American Insurrection

American Insurrection - Cameron Vollmuth Jon Shelton Hist...

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Cameron Vollmuth Jon Shelton Hist 157 Prof. Ross American Insurrection Paper In the fall of 1962, a man named James Meredith applied for admission to the University of Mississippi. James Meredith was not an ordinary man though; Mr. Meredith was of a different race, a black man. American Insurrection deals with the events of the whole process and allows readers the insight into the, as Doyle calls it, “the biggest domestic crisis of the 20 th century”. The attempt by Meredith to integrate the University of Mississippi lets us see how no one in Cold War America was ready for, or wanted, political or social change in his or her own country and how strongly opposed this issue actually was. Many pointed out the hypocrisy of the United Sates during this time period because they were a country fighting for freedom and hoping to become a leader in the free world, meanwhile so many of American citizens were being subjected to racial discrimination. James Meredith was born in Kosciusko, Mississippi on June 25 th , 1933. Meredith enlisted in the United States Air Force right out of high school and served for 9 years, from 1951 to 1960. Upon his return, he attended Jackson State College for 2 years. After that, Meredith had decided that he wanted to be the first black student at the University of Mississippi. James Meredith was also an intense civil rights activist in the south, and was always fighting for something. There could not have been a better candidate to test the waters of integration at a southern university.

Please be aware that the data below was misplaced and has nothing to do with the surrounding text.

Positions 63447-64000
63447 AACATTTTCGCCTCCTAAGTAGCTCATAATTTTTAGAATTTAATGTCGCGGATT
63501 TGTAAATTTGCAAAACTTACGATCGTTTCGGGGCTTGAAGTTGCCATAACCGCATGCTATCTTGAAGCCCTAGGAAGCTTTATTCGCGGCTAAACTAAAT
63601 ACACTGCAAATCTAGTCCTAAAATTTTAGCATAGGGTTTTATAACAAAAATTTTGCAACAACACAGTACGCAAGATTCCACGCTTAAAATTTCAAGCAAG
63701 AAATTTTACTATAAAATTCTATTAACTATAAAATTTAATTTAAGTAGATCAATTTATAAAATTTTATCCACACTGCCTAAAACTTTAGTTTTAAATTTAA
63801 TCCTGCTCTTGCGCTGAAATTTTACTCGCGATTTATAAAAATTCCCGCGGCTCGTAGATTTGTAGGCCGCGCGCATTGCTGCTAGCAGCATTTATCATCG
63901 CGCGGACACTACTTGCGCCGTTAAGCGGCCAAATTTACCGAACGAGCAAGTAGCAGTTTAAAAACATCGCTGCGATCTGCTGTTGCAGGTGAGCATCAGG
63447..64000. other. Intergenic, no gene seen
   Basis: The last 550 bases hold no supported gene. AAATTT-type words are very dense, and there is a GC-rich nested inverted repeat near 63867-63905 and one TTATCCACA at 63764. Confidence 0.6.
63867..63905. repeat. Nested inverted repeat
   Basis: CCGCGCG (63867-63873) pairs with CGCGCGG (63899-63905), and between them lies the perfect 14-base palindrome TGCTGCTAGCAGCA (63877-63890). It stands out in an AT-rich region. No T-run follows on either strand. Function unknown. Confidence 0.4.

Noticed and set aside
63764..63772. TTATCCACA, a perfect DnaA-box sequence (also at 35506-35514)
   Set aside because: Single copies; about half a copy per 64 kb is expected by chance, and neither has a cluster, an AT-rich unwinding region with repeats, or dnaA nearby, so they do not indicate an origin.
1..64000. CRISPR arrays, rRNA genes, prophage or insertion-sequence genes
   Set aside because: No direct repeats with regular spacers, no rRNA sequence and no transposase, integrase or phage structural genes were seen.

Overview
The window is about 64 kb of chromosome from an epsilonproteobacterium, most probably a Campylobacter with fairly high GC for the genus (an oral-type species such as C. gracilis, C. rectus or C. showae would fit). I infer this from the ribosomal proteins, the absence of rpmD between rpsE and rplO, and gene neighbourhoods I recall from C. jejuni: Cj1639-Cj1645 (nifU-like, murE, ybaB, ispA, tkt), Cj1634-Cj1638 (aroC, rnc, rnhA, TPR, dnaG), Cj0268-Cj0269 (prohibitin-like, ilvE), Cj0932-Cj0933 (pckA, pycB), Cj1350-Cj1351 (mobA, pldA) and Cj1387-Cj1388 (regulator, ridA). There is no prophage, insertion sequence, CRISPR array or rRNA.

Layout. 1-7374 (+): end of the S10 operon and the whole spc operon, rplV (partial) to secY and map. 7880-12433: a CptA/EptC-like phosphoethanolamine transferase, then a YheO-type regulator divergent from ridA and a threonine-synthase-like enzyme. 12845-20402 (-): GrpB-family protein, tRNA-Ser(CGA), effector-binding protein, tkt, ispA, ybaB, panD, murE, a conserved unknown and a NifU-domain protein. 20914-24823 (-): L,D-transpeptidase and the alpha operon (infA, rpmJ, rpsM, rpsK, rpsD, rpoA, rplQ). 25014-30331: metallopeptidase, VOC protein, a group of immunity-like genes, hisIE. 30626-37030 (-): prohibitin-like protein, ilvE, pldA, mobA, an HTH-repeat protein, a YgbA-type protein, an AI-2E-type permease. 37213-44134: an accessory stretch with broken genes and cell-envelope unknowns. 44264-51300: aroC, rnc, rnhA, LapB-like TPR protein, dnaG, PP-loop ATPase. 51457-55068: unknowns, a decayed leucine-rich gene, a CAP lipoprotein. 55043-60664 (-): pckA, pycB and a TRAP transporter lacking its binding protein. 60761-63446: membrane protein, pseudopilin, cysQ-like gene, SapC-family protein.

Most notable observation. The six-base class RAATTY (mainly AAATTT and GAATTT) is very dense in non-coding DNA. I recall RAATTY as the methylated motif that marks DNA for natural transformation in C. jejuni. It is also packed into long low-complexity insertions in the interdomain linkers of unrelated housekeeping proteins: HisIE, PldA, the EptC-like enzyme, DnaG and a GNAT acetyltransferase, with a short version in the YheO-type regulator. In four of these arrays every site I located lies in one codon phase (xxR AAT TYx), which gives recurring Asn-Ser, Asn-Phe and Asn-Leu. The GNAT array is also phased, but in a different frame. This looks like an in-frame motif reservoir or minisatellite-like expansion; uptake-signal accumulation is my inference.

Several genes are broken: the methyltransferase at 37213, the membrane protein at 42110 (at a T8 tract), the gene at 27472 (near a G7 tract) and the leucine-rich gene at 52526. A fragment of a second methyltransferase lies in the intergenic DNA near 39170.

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Doyle wrote that, "Meredith was simply a man who was ten, or twenty, or forty years ahead of his time, like a man from the twentyfirst century dropped through a time warp into America's racial prehistory. The prospect of living out his life in the Dark Age of a segregated Mississippi was simply unacceptable to him. James Meredith wanted the world, and he wanted it now. As he later explained, 'I asked myself the question, 'Why should it be someone else?' If people keep placing the responsibility with someone else, nothing will ever be accomplished.'" This quote
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This note was uploaded on 10/06/2011 for the course HIST 157 taught by Professor Smead during the Spring '07 term at Maryland.

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American Insurrection - Cameron Vollmuth Jon Shelton Hist...

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